A couple of farmers have been in contact to say that heifer calves and replacement heifers aren’t thriving. Spring born calves should be between 27% and 30% of their mature liveweight now. If the mature liveweight is 580kg, then they should be weighing between 155kg and 174kg. It’s important to weigh the calves to know whether they are on target or not.

Just looking at variation within a group may give a false sense of security, particularly if they are not being judged against other calves.

Underperforming heifers are very costly in the long run, with poor milk yields as cows, the main cost. The usual cause of poor performance in calves is health related problems or poor quality grass.

Moving calves to clean grass such as after-grass from silage reduces worm burden and improves grass quality.

Separating lighter calves is a big help, especially when the light calves can get preferential access to grass. This means always having nice grass and never being asked to clean out paddocks. This, combined with 2kg of meal should help to boost performance. It always pays to get light calves back on target weight quickly. Delaying the problem to the second year is too late.


Air temperatures continue to run around two degrees Celsius below normal, and while grass growth rates have improved somewhat, they are still well below normal. Most farmers are continuing to feed heavy as grass is on a knife edge.

It’s hard to believe, but in the next few weeks attention will be turning towards building up covers for the autumn. The long range forecast is for temperatures to remain in the high teens for next week, so I don’t see a big change in growth coming any time soon.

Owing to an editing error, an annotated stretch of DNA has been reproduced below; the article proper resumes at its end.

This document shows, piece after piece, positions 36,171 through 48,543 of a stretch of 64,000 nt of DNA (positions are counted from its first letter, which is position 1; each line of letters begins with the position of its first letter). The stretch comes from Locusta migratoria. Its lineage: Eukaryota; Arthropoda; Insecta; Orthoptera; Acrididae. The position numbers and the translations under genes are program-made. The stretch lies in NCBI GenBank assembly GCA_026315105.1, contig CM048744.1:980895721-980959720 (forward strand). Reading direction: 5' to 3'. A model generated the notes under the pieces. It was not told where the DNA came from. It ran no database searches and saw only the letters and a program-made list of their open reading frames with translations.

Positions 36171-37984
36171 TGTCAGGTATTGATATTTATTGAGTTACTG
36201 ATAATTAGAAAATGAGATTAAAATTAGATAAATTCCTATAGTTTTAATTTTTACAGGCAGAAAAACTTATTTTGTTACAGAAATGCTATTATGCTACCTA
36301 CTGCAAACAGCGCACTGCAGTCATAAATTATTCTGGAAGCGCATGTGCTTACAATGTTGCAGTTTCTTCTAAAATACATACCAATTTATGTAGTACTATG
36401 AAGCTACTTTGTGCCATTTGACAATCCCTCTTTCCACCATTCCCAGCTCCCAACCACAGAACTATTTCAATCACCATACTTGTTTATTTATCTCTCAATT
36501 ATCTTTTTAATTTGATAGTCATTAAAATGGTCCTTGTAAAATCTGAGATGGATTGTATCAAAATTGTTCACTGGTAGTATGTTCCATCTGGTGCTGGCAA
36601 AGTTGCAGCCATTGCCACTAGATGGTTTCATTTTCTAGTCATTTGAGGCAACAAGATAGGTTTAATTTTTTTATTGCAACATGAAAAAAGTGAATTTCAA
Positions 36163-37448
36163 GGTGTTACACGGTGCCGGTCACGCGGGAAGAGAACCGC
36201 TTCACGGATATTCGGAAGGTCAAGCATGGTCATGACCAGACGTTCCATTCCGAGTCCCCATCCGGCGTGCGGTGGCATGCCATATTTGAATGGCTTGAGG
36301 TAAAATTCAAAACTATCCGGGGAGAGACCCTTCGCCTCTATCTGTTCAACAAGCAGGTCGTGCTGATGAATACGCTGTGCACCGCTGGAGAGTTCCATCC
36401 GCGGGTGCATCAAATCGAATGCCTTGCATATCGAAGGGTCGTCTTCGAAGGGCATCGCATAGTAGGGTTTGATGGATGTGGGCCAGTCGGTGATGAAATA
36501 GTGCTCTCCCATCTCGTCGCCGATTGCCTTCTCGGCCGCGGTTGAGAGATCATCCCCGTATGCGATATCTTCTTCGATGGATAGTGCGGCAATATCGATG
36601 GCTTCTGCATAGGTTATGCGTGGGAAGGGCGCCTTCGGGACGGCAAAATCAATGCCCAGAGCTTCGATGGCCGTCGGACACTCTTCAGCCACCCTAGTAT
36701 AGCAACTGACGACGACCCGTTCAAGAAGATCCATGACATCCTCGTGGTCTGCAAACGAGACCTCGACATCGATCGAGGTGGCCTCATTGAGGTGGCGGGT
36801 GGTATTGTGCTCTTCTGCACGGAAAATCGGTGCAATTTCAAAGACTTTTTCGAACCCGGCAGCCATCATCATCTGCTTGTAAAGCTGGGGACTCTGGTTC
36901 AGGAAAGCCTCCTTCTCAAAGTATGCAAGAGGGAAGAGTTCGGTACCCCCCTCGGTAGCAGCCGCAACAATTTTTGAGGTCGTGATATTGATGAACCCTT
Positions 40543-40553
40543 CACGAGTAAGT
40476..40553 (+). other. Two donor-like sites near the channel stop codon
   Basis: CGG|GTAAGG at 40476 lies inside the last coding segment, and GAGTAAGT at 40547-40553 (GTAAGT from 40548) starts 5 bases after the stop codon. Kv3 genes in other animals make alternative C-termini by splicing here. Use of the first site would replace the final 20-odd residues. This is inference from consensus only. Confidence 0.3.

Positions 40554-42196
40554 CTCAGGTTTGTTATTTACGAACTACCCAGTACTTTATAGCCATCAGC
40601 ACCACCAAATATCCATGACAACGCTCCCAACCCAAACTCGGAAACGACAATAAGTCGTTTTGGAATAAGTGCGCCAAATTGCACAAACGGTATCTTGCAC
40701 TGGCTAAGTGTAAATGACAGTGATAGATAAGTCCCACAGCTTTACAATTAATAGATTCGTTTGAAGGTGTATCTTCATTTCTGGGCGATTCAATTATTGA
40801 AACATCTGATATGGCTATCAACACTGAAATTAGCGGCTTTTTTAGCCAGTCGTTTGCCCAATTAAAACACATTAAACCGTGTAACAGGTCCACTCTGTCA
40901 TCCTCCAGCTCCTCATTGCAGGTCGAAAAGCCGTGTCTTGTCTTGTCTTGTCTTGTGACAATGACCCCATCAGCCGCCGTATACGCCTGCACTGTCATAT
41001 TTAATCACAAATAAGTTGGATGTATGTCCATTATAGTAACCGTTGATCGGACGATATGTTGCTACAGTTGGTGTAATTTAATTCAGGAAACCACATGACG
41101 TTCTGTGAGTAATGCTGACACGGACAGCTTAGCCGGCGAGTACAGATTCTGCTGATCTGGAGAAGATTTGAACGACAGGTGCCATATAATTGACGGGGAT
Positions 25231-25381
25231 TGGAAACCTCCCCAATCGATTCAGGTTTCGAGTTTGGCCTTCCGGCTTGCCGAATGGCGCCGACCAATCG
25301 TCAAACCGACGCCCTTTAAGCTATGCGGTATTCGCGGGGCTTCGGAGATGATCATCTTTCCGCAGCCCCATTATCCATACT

Continue to do the basics well. Measure grass every five days and as soon as growth improves, reduce some of the meal feeding and increase grass intakes. Continue to spread 20kg to 35kg of N/ha after grazing and ideally include some sulphur in all fertiliser applications.

The amount of nitrogen being fixed by clover is debatable – certainly less than expected this year. It’s a risky strategy to be relying on clover to fix all the nitrogen requirements right now. I’ve no doubt that if weather improves then clover will respond, but right now it’s underperforming.


At the Irish Grassland Association summer dairy tour in Laois this week, host farmer Bruce Thompson said one of his goals is to have €200/cow in cash on hand to cover expenses in winter/spring 2025. He is cutting out non-essential expenditure to make sure he has it. I am concerned that some farmers are sleep walking into a bigger cash flow problem.

You can take no solace from a high milk price, because the amount of milk being sold is back significantly and the amount of meal being fed is up significantly. Many farmers have fed as much meal now as they would normally feed in the year. All of this has to be paid for.